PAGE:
الکتاب منبع هائل للأفكار و المشروعات. And I was certainly invested in learning the differences between Sunni and Shiah Islam, but I think I need to read a different book that addresses this in greater and clearer depth. While these historical readings do relate back to the principal characters in the book, the separate parts do have very different writing tones. As a Zoroastrian, I am sure that he is deeply affected by this regression of Persian culture. On fourteen depositions by fourteen mullahs, he made a ruling with regard to a property dispute, without giving consideration to other evidence, or giving due process to the second party.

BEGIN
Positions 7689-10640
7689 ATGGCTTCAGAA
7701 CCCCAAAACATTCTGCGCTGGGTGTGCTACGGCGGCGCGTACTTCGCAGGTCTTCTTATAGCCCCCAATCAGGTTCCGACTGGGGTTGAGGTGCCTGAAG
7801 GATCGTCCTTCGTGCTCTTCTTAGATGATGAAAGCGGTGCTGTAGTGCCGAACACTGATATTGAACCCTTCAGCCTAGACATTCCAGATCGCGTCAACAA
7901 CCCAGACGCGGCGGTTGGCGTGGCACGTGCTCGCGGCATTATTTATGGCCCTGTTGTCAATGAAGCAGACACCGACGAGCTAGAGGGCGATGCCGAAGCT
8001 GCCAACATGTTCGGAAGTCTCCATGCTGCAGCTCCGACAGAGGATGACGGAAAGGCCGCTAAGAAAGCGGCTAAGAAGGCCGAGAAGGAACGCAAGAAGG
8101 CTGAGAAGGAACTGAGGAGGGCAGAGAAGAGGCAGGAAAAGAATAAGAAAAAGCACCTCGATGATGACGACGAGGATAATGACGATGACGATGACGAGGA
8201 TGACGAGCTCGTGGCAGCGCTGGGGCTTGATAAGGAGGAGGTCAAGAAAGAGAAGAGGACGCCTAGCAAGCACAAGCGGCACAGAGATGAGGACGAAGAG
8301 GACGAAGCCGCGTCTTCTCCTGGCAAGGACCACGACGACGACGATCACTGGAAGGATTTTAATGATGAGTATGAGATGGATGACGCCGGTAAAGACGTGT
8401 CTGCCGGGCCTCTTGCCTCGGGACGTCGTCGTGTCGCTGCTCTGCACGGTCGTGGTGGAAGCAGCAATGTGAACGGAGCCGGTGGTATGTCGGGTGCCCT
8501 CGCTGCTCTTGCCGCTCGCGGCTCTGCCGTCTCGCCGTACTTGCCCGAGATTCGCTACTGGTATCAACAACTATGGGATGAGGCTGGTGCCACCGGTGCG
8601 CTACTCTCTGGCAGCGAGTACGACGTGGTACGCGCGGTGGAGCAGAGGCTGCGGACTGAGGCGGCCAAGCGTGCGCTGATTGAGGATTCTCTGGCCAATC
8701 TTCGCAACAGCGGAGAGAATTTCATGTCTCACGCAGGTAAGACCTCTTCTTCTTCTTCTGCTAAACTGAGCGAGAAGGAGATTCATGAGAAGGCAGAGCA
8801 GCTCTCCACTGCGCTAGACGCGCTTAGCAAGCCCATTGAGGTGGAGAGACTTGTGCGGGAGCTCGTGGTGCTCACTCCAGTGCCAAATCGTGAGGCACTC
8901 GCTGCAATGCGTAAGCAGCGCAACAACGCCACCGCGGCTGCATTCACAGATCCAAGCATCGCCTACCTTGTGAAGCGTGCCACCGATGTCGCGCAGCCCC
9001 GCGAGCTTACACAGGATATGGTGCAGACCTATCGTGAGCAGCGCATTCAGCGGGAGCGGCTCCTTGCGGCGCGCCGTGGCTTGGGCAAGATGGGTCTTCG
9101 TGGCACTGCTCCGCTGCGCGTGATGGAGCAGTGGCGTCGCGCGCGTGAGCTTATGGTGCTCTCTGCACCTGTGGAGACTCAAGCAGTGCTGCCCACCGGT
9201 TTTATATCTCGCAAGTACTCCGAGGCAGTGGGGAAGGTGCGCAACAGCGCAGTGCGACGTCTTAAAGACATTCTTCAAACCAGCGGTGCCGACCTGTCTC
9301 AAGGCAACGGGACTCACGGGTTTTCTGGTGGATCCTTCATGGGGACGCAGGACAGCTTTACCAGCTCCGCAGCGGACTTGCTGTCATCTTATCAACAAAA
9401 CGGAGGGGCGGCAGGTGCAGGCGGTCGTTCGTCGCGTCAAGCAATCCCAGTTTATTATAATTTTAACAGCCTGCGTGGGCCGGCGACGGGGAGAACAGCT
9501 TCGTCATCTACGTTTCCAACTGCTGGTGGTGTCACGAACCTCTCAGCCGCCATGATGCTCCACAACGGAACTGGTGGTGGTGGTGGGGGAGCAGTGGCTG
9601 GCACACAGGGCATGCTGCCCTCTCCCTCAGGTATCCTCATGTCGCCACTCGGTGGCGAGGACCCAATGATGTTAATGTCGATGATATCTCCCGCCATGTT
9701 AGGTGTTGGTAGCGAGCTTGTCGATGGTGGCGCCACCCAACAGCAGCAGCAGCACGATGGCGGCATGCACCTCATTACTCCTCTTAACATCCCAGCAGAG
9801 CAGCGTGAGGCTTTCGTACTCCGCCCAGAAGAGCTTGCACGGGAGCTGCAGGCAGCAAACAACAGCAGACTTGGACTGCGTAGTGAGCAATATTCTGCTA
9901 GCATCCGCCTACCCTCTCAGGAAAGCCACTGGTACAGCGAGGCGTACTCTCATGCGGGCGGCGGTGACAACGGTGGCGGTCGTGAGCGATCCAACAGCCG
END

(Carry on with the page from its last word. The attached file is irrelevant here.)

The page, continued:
The true story of a young mullah, his life in the sacred shrine city of Qom, and the dramatic events of the 1979 Revolution, this enthralling account paints a vivid picture of contemporary Iran, while providing a panoramic survey of Muslim, Shi'ite and Persian culture from the Middle Ages to the current day. Meanwhile, passages describing to the small glories and fatal hazards of everyday existence provide the reader with a sense of what it feels like to be there. The book focuses on individuals which gives the work a micro feel to it. أفضل ما قرأت فى حقل الدراسات الإيرانية. Copyright 2008 Turkey will launch a new anti-smoking campaign in the coming months after an increase in the number of smokers has been observed, the health minister has said, vowing a struggle with the tobacco industry through new regulations to stipulate closed and special chambers for smokers in cafes and restaurants. Mottahedeh, with great fairness, presents the Shah as a genuine reformer, if too brutal a one and one who made some serious missteps--especially in not consulting sufficiently with a population whose Shi'a beliefs emphasize such consultations and in not recognizing the central place of Shi'a in Iranian life generally. Truman rejected and called for the British to split profits more equitably, but Eisenhower fearing communist intervention appears to have sanctioned the 1953 coupe that displaced Mossadegh and reinstalled the Shah and reaffirmed him as the leader of Iran.